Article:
Visual Impairment Team – Oxfordshire
November 15, 2011
On 27th October 2011 Meg Jones of Oxfordshire County Council’s Sensory Impairment Team gave an enjoyable and extremely informative presentation at the OXTALK AGM. Please click here to download a Word document summary of Meg’s presentation. The text of the summary document is also included below:
PRESENTATION BY MEG JONES, SENSORY IMPAIRMENT TEAM, OXFORDSHIRE COUNTY COUNCIL, TO OXTALK AT THEIR AGM HELD ON 27 OCTOBER 2011
Meg explained that the Visual Impairment Team is part of the Sensory Impairment Team which covers hearing impairment and dual sensory impairment. They work under the National Assistance Act 1948, NHS and Community Care Act 1990, Children’s Act 1989 and 2005, Chronically Sick and Disabled Persons Act 1970 and Disability Discrimination Act 1995. They deal with rehabilitation â€“ they don’t provide care.
Referrals come in from anywhere, either by letter, form or telephone. The client must be aware of the referral before it can be taken and with each referral they try to make telephone contact to establish the client’s difficulties so that they can prioritise need and place them on their waiting list. They work in conjunction with OAB (the Oxfordshire Association for the Blind) and will do Home Safety Checks on clients, which is a quick safety visit whilst they are on the waiting list. The team is very small and operates county-wide for clients â€œfrom cradle to graveâ€.There are six Rehabilitation Officers, with one support worker. Once a client is allocated to an individual worker, that worker will arrange an appointment in the home and carry out a thorough and detailed assessment under the categories listed and will work with the client until all presenting difficulties have been attended to. They will also issue appropriate equipment under Fair Access to Care Services Policy and Eligibility for Adult Care Services.
They provide support, rehabilitation and enablement: they are not care providers; they promote independence. The list of assessment includes:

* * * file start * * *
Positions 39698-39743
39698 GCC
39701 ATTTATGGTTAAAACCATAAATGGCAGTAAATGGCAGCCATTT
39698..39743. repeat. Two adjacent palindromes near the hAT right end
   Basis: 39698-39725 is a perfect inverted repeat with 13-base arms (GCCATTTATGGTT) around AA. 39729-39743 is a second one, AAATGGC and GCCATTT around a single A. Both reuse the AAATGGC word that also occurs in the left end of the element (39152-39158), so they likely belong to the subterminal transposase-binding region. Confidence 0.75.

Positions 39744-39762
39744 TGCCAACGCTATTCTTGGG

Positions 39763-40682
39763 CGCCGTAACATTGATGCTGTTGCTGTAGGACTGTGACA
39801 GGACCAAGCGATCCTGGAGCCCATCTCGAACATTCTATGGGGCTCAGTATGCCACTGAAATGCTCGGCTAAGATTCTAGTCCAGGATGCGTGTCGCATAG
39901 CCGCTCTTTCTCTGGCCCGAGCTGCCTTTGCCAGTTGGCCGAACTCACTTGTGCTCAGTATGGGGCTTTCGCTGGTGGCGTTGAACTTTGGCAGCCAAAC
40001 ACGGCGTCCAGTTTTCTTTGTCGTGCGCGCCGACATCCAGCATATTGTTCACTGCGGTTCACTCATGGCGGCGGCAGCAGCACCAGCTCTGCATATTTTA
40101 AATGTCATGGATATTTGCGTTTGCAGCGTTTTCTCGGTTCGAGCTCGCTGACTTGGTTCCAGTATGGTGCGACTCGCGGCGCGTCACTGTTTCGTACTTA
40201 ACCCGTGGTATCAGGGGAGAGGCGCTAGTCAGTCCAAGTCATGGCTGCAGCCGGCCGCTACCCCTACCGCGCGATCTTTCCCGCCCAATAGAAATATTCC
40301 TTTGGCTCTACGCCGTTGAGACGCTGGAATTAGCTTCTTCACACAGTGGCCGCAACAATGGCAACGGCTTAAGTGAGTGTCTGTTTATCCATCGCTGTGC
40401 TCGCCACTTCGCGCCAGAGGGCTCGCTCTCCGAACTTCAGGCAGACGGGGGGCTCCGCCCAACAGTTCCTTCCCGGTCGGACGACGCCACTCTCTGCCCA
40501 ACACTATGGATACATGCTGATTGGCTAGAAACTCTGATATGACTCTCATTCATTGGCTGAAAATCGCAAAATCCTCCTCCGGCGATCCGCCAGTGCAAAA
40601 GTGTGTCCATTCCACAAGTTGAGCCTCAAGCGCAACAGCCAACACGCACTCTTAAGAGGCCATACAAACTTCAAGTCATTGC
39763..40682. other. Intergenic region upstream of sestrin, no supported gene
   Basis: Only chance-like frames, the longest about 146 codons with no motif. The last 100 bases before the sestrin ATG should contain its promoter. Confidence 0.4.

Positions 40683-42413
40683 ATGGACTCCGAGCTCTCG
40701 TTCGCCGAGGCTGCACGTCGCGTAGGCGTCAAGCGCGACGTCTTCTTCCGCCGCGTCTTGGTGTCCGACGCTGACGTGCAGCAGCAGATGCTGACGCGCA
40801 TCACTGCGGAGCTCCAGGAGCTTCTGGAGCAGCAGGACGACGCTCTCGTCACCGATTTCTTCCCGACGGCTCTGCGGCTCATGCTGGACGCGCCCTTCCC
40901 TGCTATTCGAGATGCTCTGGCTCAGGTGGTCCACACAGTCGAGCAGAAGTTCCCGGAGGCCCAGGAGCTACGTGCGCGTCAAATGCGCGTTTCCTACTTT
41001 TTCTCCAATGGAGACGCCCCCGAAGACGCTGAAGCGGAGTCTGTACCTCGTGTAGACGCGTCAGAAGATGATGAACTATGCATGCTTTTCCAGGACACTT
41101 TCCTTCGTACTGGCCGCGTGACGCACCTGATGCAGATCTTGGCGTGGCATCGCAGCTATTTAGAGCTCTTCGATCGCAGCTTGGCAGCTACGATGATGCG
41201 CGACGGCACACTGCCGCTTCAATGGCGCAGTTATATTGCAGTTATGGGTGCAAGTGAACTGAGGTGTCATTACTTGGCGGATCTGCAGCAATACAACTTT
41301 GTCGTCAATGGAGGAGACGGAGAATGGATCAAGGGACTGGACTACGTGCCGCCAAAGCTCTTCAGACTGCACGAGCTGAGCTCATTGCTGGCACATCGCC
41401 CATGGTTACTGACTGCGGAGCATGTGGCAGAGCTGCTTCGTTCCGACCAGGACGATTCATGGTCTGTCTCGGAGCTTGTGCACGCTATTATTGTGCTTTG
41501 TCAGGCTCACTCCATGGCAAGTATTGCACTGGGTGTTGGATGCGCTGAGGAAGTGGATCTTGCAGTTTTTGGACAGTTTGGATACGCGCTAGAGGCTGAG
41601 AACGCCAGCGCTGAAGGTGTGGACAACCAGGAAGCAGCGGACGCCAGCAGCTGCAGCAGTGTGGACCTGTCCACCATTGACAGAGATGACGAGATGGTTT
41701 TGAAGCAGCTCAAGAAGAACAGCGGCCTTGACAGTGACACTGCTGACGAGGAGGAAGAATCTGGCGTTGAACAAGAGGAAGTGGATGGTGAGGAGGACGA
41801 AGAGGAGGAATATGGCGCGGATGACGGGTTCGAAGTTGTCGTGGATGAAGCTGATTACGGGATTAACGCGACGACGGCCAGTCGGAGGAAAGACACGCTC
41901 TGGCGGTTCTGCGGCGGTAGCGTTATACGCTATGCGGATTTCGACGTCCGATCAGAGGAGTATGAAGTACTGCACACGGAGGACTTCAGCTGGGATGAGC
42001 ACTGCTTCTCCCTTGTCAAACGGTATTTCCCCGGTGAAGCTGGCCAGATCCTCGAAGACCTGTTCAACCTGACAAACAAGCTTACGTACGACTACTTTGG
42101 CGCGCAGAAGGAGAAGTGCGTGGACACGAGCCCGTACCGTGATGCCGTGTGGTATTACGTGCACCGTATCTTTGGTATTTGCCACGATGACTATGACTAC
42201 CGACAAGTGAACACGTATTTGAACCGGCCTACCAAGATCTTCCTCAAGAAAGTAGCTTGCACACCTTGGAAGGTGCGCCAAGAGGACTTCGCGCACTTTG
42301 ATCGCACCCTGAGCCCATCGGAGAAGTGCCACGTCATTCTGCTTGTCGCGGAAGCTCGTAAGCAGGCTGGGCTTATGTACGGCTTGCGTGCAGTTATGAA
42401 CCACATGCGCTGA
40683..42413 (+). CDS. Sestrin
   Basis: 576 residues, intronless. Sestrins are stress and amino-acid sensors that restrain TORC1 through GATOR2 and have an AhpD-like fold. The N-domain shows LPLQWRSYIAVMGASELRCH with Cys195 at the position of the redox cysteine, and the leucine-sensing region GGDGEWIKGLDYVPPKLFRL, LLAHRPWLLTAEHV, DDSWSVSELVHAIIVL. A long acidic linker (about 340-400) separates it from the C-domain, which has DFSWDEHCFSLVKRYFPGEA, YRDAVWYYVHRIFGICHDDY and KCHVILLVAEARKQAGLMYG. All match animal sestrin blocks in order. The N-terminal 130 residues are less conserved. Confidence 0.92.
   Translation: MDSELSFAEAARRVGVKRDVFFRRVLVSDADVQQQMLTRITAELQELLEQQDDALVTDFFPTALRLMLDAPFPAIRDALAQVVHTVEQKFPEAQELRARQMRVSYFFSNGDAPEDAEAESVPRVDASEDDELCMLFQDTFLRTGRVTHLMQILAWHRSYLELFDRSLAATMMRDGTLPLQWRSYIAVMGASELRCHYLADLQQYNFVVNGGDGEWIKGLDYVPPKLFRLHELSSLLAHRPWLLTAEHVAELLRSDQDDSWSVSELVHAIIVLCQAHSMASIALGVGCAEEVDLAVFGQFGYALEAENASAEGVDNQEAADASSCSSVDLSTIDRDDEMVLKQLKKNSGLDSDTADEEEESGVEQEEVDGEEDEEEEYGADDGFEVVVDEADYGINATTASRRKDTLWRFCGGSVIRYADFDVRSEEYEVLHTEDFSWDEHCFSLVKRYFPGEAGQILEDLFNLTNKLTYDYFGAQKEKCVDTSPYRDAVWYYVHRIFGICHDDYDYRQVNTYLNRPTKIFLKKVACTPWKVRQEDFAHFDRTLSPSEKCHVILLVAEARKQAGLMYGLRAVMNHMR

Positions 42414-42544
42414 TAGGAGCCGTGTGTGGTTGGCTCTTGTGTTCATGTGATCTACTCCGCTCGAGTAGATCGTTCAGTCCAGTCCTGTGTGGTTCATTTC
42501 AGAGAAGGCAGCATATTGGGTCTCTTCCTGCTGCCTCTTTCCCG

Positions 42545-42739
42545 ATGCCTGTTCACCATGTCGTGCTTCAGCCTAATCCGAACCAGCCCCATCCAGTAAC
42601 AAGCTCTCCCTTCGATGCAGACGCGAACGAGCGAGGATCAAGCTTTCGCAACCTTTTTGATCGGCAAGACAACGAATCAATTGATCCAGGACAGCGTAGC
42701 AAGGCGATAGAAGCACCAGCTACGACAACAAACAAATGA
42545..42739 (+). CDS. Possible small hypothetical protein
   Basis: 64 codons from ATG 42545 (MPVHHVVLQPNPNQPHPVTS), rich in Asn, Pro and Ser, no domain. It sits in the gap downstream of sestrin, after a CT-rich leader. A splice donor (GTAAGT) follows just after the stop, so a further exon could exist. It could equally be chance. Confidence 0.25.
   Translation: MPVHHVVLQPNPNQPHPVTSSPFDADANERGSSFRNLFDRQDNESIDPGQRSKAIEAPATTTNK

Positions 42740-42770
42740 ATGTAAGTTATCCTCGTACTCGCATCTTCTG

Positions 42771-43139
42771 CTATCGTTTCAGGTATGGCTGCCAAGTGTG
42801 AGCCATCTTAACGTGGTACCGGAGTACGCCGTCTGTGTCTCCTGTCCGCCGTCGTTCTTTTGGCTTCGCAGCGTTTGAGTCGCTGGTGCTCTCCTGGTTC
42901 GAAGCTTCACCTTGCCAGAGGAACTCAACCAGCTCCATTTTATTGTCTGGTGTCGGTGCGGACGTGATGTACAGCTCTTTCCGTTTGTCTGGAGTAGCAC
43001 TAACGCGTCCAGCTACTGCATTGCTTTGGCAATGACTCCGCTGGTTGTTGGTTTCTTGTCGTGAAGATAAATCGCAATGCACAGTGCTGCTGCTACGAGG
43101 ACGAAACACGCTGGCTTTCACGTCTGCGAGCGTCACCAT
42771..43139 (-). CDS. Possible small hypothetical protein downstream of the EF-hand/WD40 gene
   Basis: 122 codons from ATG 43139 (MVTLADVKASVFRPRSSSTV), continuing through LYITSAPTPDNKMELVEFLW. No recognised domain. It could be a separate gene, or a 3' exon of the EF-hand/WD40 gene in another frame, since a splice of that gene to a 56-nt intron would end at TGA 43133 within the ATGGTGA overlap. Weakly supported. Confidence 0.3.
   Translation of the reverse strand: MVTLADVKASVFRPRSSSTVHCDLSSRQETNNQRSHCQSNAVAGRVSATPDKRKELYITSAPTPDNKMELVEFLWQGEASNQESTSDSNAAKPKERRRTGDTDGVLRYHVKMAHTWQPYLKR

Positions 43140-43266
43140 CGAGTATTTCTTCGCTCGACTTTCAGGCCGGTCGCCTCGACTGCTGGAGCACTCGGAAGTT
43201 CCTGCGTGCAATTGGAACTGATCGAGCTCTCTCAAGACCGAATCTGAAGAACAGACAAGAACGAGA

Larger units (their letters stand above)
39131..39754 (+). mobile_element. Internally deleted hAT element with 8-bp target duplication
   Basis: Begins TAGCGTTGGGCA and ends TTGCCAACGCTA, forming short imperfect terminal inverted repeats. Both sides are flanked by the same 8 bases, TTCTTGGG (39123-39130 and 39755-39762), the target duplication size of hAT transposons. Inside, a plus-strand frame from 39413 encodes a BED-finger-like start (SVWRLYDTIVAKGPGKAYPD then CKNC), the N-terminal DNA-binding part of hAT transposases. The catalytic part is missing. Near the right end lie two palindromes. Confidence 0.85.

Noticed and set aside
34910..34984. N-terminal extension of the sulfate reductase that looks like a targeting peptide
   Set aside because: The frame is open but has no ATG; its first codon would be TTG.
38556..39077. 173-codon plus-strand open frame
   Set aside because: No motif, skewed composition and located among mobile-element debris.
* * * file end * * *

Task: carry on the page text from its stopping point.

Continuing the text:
Living: Â cooking, food preparation, pouring, cooker controls, telling the time, using the telephone, contrast, finding things in cupboards.
Reading: Braille, large print, Moon (the team do not teach this but can assist and signpost). There are some electronic reading devices and sometimes funding is available: it may be possible for clients to borrow equipment from OAB. In Oxford City clients can have volunteers come out to help with such things as reading. Then there are talking books and newspapers, with free ones supplied by Calibre, the library and other suppliers. Kindles are becoming useful.
Mobility: Meg stressed that no-one has to have a white stick: the team talk through various options with clients. The team assess how fit clients are to do whatever they want to do: manage kerbs/pavements; cope with traffic, travel on buses and trains, negotiate speed and distance of vehicles, avoid street furniture such as lampposts, etc.
The Hearing Impairment side of the team are trained social workers and use British Sign Language. They have a new member of the team who works with people with dual sensory loss.
Other help: Â The team can help people fill in forms, apply for benefits, make appeals, etc. A Disability Living Allowance is available for those under 65 who have profound visual impairment; for those over 65 the relevant benefit is the Attendance Allowance â€“ one rate for those who need support during the day and a higher rate for those needing a lot of support at night (for example with special equipment, for turning, etc). Anyone registered as visually impaired qualifies for disability parking.
The team cannot influence housing applications but can write supporting letters; each Council has its own system.
Anyone can be referred to the Visual Impairment Team who has a visual impairment that glasses will not fix: most referrals come from the Eye Hospital, though GPs and some other professionals also refer patients. The duty desk is manned every morning. The current waiting list is six weeks for non-urgent matters, but visits are made within a week to people with sudden loss of sight.
Following her very full presentation, Meg invited questions from the audience. These included one about the integration of visually impaired children in schools, where considerable help is available.
Another asked if the team could act as a pressure group to help people with difficulties in using key pads in supermarkets: the answer is that they cannot act as a pressure group but they can educate. (In this situation, for instance, banks can set up a â€œchip and signâ€ system.) A lot of education work had been carried out in Oxford to ensure that shops etc. did not discriminate against or be difficult with people with a disability, but in case of problems visually impaired people were encouraged to go to Customer Services and ask for a member of staff to escort them around the store and help them at the checkout, etc.
Meg was able to report that injections of a new drug, Lucentis, although not curing macular degeneration, could slow it down. Lots of research was going on in the area of retinitis pigmentosa and diabetic retinopathy.
The telephone number for the Visual Impairment Team is 0845 050 7666: the Hearing Impairment Team is on the same number. Website address is: email@example.com/accessteam
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